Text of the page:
England's biggest colony of puffins has seen the birds' numbers fall by a third in just five years, a survey shows. Experts had expected to see a slight increase in the population on the Farne Islands, owned by the National Trust.
The Trust says the size of the decline is unprecedented, adding that it will carry out another survey in 2008 in order to monitor the situation.
One theory is that many of the birds are dying from starvation during the eight months they spend at sea.
"We were expecting a slight increase because since the last survey in 2003, we had a number of good years for puffins," explained David Steel, the Trust's head warden on the islands.
"There were plenty of chicks fledging from the nests, so we were not only getting enough to maintain the population, but increase it.
"But something is going badly wrong somewhere."
The three-month survey, carried out on eight of the islands, recorded 36,500 breeding pairs. The previous survey, which was conducted in 2003, counted 55,674 pairs.
Mr Steel told BBC News that there was no visible explanation for the decline on the islands.
"There was no evidence that they were having difficulties.
"The birds had been bringing in good quantities of food, and there was not a predator problem on the islands."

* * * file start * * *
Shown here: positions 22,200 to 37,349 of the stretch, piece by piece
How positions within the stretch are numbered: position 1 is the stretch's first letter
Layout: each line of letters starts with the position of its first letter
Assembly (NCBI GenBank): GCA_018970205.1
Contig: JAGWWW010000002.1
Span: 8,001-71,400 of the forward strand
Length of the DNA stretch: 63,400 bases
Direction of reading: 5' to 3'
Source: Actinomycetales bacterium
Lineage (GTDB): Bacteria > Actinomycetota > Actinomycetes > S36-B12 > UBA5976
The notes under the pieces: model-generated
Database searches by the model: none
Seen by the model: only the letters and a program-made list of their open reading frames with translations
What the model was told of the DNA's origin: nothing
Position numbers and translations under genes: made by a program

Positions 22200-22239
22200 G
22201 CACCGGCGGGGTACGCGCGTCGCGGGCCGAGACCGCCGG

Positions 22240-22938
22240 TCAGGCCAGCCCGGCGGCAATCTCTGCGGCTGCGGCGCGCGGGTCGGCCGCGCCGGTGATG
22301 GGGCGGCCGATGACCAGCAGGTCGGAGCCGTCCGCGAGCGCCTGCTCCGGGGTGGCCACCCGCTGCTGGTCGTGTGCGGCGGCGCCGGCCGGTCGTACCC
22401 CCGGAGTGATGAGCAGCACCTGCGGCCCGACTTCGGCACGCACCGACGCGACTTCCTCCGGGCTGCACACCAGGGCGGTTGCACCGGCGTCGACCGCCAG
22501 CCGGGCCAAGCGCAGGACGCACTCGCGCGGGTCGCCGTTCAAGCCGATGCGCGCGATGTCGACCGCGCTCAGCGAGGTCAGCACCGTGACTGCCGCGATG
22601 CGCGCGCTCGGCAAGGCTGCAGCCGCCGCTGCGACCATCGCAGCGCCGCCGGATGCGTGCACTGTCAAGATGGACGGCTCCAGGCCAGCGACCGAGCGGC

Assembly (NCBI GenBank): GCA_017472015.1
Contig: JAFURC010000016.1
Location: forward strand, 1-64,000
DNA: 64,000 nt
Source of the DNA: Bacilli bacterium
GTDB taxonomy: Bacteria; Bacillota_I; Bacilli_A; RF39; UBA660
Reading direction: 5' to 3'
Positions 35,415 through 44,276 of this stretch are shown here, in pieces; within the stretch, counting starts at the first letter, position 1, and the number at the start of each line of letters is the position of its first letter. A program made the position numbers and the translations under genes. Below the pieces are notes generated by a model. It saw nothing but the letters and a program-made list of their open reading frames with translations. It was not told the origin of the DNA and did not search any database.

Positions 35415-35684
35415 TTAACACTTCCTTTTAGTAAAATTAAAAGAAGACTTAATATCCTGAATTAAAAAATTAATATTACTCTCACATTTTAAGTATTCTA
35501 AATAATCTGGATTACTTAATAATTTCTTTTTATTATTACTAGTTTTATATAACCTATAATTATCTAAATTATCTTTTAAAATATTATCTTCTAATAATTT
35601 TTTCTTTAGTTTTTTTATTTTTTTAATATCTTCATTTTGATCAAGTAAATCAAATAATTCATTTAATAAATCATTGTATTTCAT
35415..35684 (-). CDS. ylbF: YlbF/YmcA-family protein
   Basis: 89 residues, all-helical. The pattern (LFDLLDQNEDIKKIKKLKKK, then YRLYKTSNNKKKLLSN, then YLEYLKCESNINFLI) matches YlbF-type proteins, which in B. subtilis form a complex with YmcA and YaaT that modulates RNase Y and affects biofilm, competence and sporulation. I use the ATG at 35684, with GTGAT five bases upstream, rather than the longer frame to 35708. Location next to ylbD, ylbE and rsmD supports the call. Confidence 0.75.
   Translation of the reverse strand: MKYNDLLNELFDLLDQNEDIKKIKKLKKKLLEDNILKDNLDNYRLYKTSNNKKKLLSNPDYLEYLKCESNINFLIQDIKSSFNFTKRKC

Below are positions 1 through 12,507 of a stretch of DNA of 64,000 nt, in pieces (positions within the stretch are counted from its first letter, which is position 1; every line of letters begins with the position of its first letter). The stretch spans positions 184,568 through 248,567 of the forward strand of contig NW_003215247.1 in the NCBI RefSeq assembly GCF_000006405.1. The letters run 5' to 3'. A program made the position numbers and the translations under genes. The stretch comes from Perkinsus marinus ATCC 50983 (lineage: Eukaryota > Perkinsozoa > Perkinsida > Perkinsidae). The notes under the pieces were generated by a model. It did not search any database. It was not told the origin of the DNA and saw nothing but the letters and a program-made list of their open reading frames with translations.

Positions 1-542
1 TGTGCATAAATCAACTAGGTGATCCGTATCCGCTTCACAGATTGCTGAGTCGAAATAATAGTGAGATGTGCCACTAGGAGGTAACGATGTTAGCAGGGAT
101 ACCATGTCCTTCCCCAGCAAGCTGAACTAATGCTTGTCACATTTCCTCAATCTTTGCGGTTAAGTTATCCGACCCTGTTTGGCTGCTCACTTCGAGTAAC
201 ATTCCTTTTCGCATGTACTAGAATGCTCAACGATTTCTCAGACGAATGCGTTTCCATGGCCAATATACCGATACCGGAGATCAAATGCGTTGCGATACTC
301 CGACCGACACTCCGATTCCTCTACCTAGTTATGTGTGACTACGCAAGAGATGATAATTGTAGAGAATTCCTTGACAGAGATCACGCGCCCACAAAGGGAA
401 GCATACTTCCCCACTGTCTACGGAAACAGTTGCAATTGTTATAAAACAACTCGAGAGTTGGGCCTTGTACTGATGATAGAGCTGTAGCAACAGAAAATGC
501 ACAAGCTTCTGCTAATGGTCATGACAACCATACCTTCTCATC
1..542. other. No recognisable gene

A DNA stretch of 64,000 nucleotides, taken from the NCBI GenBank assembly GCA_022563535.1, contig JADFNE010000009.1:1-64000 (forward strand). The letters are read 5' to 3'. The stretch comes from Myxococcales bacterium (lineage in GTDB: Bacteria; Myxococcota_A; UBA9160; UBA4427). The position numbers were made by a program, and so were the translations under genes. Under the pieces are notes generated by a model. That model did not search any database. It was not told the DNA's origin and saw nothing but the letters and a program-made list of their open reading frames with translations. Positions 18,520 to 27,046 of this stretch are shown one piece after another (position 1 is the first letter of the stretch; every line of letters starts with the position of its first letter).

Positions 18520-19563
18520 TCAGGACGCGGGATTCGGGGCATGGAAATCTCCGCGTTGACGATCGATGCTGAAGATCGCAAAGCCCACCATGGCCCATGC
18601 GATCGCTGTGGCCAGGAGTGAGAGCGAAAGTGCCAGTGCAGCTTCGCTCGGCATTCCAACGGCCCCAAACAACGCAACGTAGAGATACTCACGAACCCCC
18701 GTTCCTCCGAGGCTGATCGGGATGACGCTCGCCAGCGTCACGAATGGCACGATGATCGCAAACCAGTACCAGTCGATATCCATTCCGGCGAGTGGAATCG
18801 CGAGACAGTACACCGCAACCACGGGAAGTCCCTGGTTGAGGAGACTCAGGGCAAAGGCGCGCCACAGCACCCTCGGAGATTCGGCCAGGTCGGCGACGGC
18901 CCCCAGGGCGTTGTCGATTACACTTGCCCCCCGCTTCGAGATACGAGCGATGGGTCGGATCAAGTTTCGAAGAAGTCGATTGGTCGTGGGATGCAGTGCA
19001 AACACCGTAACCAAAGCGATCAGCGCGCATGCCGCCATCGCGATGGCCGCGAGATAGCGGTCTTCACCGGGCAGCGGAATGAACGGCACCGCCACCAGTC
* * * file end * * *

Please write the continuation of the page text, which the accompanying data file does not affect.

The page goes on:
One suggestion for the downturn is the survival rate over the winter months, when the puffins spend eight months at sea.
"The dramatic decline on the Farnes leaves no doubt that the North Sea has lost a substantial number of its puffins," explained Professor Mike Harris, emeritus fellow at the Centre for Ecology and Hydrology.
"With poor survival of adult birds a likely factor in the decline, we urgently need to know more about puffins during the eight months of the year that they spend in the open sea."
The results reflect the findings of an earlier survey on the Isle of May, in the Firth of Forth - the UK's largest puffin colony. Published in June, it also showed a decline of about 30%.
David Steel said this year's results had left his team feeling anxious about the puffin population on the Farne Islands.
"This colony is the fourth largest in Britain, so to see it experience such a decline is a worry."
In order to monitor the situation, Mr Steel said the Trust would carry out another survey next year.
"We are going to target the islands that saw the biggest decreases," he explained.
Puffins nest in burrows, so their numbers are assessed by counting the number of occupied burrows, after the birds have cleaned out their nests and before vegetation begins to grow over.
Mr Steel explained: "We can then compare them with this year's results because we actually have 20 square metres on each island mapped, so we can go back to a particular spot and see what the impact is next year.
"Hopefully, we can now judge it on an annual basis and keep a much closer eye on things."